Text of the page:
The annual Law Society of Scotland report on traineeships may appear to give reasons to be cheerful for the next generation of solicitors, but all is it not what it seems.
Figures show a 2 per cent increase on the previous year for the number of traineeships available to future lawyers, but this does not reflect the disproportion between people completing diplomas and the opportunities available to them. In January 2016 we ran an advert on the LawScotjobs website seeking applications for trainee solicitors and received 175 responses. Despite being adequately qualified with LLB and Diploma in Legal Practice, many applicants had been seeking a traineeship for years.
The financial crisis had a considerable impact on this industry and the legal landscape has changed, through firms merging, consolidating or disappearing. However, none of this appears to have been factored into the expansion of universities offering the LLB and PEAT 1 (formerly the Diploma in Legal Practice) over the same period.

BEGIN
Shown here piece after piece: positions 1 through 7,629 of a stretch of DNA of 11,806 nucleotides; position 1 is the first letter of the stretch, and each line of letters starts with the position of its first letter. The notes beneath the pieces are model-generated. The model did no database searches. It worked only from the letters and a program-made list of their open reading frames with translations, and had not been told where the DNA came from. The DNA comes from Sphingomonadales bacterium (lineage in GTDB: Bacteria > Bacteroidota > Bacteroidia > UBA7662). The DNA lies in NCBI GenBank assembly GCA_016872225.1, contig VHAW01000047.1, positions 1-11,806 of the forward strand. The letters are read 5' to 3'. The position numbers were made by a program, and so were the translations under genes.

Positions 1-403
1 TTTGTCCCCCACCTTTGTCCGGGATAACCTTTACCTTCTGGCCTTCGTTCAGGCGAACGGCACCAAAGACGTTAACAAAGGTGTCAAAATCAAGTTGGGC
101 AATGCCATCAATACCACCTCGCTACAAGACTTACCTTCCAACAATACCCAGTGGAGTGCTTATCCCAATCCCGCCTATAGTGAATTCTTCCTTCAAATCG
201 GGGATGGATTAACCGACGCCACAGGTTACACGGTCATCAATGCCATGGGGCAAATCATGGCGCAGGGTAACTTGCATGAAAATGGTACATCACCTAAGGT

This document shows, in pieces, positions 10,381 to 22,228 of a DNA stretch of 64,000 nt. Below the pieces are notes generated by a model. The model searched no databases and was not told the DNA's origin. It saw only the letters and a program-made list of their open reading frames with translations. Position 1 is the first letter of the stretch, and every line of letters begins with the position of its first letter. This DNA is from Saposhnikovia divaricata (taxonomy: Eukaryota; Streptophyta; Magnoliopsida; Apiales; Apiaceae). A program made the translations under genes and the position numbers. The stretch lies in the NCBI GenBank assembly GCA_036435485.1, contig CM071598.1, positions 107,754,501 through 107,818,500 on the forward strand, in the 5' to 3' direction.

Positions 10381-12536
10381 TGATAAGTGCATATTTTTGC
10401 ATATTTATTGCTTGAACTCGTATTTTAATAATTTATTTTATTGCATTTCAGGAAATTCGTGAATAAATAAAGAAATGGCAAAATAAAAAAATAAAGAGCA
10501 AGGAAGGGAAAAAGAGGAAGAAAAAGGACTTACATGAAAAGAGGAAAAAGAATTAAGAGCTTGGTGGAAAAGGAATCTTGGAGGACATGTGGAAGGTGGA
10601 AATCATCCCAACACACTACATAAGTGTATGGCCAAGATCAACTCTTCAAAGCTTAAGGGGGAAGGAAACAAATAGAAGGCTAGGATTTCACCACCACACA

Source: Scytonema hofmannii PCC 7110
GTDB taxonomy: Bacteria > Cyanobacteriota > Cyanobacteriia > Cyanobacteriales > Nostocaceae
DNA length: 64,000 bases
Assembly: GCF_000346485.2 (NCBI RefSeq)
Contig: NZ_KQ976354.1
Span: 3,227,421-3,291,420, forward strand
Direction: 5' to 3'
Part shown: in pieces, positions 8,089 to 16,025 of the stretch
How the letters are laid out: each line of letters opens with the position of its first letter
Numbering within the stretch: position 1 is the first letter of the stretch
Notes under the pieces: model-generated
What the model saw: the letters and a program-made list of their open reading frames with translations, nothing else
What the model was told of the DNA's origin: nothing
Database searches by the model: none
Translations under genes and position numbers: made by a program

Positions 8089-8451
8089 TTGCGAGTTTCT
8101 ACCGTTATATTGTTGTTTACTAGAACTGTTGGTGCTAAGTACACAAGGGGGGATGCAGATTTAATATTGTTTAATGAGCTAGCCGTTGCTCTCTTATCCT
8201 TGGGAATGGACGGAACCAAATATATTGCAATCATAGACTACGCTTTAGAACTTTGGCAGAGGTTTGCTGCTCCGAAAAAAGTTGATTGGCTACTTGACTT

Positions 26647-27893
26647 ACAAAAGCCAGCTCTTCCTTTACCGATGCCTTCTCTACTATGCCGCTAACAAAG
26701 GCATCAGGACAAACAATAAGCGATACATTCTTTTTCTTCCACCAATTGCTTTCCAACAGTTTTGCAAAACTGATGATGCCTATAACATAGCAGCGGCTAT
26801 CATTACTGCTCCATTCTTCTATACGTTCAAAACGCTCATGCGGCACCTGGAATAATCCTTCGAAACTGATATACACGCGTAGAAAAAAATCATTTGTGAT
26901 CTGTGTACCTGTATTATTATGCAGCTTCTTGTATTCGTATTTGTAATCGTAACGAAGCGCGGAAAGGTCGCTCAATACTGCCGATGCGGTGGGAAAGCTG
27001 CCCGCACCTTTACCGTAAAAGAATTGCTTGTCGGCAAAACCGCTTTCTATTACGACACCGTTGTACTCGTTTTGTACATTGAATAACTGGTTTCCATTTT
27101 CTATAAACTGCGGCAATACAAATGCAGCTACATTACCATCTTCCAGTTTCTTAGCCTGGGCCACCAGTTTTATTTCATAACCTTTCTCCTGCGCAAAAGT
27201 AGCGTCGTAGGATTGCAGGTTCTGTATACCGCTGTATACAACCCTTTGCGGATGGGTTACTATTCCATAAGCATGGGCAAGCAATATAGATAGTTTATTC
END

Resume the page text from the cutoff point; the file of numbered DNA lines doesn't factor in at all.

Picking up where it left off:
Whilst we don’t want to see anyone denied the chance to pursue becoming a solicitor, the numbers do not stack up at the moment. Many graduates have the qualifications but will be unable to enter the profession because of the oversaturation of academic training. This is all the more concerning when the majority of PEAT 1 students have to fund the cost of the course themselves.
There are no easy answers to this problem, but unless it is tackled we will continue to see large numbers fail to secure their desired role as a trainee solicitor because there are not enough jobs to go around. The Law Society of Scotland, universities and firms employing trainees must adopt a coordinated approach to ensure the projected demand for trainee solicitors and the supply of eligible candidates is evenly matched. This will stop people who have spent a lot of time and money to complete their training then struggling to find a way into the profession.
• Scott Whyte is MD of Watermans Accident Claims and Care